Technically, kicking heroin takes three days. Every junkie’s kick is slightly different, yet the symptoms are the same. For me it starts out with an unpleasant familiar taste in the back of my throat. My nose begins to run, I sneeze a lot, and my eyes water. Then the aches arrive, followed by vomiting and diarrhea. There’s no sleeping. I’m either cold and shivering or hot and continually sweating. My muscles cramp, my head feels thick, and all I think about is doing more dope in order to not be in such misery. . . .The digital clock on the desk in the living room read 11:55 PM. I light a cigarette and stare at the gun. Before I can really think about it, I pull on a pair of jeans and get dressed. Digging through a pile of dirty clothes, I find a black bandana and tie it loosely around my neck. I slip the gun into my waistband, button my overcoat, and quickly open the front door.

P.S. There is good new here. Patrick just wrote that he received a pardon from the governor of California for his past crimes. You can read about the day he received his pardon here. And take the time to congratulate him, will you?


The Not-So-Golden Years

© lisafx | stockfresh.com

© lisafx | stockfresh.com

Dr. Stephen Barnes wrote a thoughtful article on the so-called golden years of adulthood. In case you’re wondering when (or if) you reach said span of time, he said it begins with retirement and ends with the beginning of “age-imposed physical, emotional, and cognitive limitations; roughly between the ages of 65 and 80+. This can be a time of self-fulfillment, with many positive outcomes related to aging. Of course there are some variables to consider: do you have good physical and psychological health; do you have adequate financial resources; do you now have fewer family and career responsibilities.  If you do, then there are opportunities for “self-fulfillment, purposeful engagement, and completion.” However, there is another perspective on the golden years for us to consider—that of Dr Seuss:

The Golden Years have come at last.

I cannot see.

I cannot pee.

I cannot chew.

I cannot screw.

My memory shrinks.

My hearing stinks.

No sense of smell.

I look like hell.

My body is drooping.

I have trouble pooping.

The Golden Years have come at last.

The Golden Years … can kiss my ass.

There was a study done by Gray et al. published in JAMA Internal Medicine for March of 2015 that caught some media attention. It looked at the cumulative use of anticholinergics and dementia. This class of drugs blocks a neurotransmitter called acetylcholine (ACh), which is found throughout the body. Dr. Sandra Steingard noted: “It is involved in gut motility, visual acuity, heart rate, and secretions. In the brain, its activity is linked to memory and movements.” There are a wide variety of drugs with an anticholinergic effect, from antihistamines like Chlor-Trimeton, Unisom (diphenhydramine), Vistaril and Benedryl to antidepressants like Paxil, antipsychotics like Seroquel and Zyprexa, and even Detrol (oxybutinin).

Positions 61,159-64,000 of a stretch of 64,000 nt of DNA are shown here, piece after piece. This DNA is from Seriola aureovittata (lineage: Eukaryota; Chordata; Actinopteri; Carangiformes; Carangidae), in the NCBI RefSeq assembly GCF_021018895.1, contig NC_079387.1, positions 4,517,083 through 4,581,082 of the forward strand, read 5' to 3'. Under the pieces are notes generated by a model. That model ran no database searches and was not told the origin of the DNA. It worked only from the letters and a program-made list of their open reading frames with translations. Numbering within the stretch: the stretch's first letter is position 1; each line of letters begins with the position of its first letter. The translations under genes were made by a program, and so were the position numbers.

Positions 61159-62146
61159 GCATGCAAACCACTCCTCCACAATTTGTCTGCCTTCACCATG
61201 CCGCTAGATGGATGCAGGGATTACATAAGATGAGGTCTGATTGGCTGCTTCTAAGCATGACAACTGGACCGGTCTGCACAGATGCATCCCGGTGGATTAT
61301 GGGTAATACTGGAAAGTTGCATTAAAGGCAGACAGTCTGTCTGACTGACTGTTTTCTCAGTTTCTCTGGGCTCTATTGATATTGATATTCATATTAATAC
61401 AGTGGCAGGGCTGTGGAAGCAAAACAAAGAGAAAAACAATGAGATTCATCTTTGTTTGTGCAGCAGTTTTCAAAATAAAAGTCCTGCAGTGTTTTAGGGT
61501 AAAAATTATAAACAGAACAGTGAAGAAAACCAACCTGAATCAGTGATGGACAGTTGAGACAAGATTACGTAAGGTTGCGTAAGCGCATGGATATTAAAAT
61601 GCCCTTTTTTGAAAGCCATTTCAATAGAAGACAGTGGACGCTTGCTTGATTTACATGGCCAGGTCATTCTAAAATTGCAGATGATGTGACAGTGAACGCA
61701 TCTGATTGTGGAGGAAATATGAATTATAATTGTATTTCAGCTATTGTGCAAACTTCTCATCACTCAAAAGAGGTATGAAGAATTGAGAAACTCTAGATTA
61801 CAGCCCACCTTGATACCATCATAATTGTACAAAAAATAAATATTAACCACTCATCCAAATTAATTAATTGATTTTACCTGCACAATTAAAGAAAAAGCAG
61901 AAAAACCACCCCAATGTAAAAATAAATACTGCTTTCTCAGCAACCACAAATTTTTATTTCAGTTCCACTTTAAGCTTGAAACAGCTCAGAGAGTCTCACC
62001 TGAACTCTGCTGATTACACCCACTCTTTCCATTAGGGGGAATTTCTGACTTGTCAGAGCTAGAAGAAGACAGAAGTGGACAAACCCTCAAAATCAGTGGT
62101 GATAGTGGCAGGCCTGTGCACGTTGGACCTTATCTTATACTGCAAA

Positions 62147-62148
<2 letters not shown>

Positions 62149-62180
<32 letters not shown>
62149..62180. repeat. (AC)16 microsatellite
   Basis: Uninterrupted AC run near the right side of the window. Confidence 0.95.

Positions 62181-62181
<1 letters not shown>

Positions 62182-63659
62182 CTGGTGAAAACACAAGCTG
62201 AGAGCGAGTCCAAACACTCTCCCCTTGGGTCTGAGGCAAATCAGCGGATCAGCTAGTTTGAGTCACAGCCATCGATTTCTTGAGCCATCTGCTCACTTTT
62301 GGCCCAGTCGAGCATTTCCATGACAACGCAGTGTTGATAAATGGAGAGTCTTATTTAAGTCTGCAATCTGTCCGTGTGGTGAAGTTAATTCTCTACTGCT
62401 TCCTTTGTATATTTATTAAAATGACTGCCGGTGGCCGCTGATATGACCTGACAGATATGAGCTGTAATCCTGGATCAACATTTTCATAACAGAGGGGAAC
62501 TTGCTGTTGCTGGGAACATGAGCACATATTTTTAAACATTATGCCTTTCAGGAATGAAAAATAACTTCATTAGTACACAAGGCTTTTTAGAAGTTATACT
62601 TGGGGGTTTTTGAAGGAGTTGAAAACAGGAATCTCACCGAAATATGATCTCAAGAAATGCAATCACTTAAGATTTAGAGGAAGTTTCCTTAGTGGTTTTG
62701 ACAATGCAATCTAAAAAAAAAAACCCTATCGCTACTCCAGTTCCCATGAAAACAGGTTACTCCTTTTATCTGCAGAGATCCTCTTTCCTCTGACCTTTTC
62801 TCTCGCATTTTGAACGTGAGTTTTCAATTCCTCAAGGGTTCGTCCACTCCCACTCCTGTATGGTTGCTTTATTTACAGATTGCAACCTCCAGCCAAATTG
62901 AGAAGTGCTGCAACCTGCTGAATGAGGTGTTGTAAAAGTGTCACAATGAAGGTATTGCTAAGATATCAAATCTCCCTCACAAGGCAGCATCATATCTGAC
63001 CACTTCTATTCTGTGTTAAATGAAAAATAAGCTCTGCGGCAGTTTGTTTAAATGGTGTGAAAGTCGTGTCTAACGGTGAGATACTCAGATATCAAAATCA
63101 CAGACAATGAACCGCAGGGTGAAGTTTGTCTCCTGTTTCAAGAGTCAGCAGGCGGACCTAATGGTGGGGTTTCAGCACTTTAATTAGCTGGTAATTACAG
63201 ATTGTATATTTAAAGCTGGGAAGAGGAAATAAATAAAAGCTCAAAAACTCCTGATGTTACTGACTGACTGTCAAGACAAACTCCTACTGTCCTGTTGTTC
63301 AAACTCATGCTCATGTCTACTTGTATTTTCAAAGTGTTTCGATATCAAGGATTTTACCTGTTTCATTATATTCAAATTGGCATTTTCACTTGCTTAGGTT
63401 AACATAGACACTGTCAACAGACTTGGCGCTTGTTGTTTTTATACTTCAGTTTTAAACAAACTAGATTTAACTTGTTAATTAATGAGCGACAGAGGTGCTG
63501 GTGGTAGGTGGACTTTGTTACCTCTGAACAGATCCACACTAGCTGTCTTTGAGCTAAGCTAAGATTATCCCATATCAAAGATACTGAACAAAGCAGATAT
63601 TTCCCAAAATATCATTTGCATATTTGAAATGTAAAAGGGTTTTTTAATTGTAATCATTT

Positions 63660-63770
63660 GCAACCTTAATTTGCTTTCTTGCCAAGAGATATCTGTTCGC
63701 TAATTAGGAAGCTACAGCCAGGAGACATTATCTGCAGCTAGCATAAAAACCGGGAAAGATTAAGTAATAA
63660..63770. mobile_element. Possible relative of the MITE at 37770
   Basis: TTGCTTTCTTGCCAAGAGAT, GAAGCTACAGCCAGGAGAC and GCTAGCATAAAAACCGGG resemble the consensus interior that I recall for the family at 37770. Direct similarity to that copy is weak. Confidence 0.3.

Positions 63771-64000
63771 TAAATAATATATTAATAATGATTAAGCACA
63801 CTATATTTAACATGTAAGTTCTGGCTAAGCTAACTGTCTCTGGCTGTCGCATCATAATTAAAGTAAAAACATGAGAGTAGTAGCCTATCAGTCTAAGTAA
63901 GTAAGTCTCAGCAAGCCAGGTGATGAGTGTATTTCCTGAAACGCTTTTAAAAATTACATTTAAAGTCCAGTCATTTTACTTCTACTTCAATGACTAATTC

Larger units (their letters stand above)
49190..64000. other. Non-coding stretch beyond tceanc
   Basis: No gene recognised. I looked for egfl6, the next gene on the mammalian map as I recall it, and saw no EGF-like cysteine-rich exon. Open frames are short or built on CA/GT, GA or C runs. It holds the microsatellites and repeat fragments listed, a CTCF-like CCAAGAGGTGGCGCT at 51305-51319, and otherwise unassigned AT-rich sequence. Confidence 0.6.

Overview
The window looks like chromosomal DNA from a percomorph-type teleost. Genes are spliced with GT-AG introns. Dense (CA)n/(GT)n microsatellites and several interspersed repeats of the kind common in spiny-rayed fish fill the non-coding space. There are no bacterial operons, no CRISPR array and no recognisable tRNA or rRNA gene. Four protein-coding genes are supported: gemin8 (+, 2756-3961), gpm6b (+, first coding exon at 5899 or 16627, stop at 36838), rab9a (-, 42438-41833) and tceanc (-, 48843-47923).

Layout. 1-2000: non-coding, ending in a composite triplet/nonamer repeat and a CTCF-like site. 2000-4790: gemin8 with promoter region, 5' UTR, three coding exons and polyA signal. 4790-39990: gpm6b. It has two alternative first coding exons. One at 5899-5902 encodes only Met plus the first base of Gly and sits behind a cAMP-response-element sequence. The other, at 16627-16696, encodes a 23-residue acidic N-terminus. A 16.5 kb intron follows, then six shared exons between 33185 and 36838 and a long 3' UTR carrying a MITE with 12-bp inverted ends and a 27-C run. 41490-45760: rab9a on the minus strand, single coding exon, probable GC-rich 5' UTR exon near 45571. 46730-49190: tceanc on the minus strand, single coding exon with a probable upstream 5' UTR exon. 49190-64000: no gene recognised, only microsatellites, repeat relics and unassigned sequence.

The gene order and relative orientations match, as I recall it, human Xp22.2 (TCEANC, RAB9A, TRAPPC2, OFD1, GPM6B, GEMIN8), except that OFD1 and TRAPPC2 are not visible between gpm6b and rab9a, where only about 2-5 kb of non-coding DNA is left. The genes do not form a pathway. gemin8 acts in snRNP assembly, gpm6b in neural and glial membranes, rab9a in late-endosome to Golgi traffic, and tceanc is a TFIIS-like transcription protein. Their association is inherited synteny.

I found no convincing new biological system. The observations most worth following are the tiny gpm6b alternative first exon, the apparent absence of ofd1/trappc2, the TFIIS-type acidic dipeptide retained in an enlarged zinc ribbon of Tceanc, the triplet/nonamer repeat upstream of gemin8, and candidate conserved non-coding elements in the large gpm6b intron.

Anticholinergics often cause dry mouth, constipation, rapid pulse, urinary retention, blurred vision and impaired memory. Notice how they correspond to four of Seuss’ complaints. Dr. Steingard also commented on the Gray et al. study and said there were two major findings of the study. “The first is that total exposure to anticholinergic drugs increases the risk of developing dementia. But of further concern, these effects were seen even if the drugs had been stopped years before the onset of dementia.” The study found a dose response risk for developing dementia—a greater exposure to anticholinergics meant a greater risk.

Steingard thought the study was carefully done. Her one complaint was it didn’t have a very complete list of anticholinergic drugs. She provided a link to a chart on AgingBrainCare.org with a more complete listing. As a psychiatrist, she thought the study had particular implications for psychiatry since many psychiatric drugs have anticholinergic effects. Several antipsychotics were in the most severe category.

Many people are now being exposed to psychiatric drugs at very young ages, and are taking them for many years. “We need to use these drugs with caution. Dose matters. Length of time a person is on them matters. Polypharmacy matters.”

The Gray et al. study concluded that there was an increased risk for dementia in people with higher use of anticholinergics. The findings suggested that someone taking even one such drug for more than three years “would have a greater risk for dementia.”

Prescribers should be aware of this potential association when considering anticholinergics for their older patients and should consider alternatives when possible. For conditions with no therapeutic alternatives, prescribers should use the lowest effective dose and discontinue therapy if ineffective. These findings also have public health implications for the education of older adults about potential safety risks because some anticholinergics are available as over-the-counter products. Given the devastating consequences of dementia, informing older adults about this potentially modifiable risk would allow them to choose alternative products and collaborate with their health care professionals to minimize overall anticholinergic use.

Another area of concern within the so-called golden years is substance abuse. Ironically, the initial step into the golden years via retirement is seen as a contributing factor into senior substance abuse. Paul Gaita, writing for The Fix, indicated several aspects of retirement could lead to greater drug and alcohol use among seniors. The circumstances leading to retirement as well as the economic and social nature of retirement are two possible features. A substance abuse counselor added: “In retirement, there can be depression, divorce, death of a spouse, moving from a big residence into a small residence.”

There are issues of loneliness, anxiety and boredom to consider. Then there is the reality of the increased likelihood of medical issues and the death of family or friends who are older. And don’t forget changes in body metabolism. The liver slows down as does kidney filtration. Both of these factors lead to alcohol and drugs staying active in the body for longer periods of time. Then there are medical issues like menopause, limited mobility, sleeping problems and chronic pain.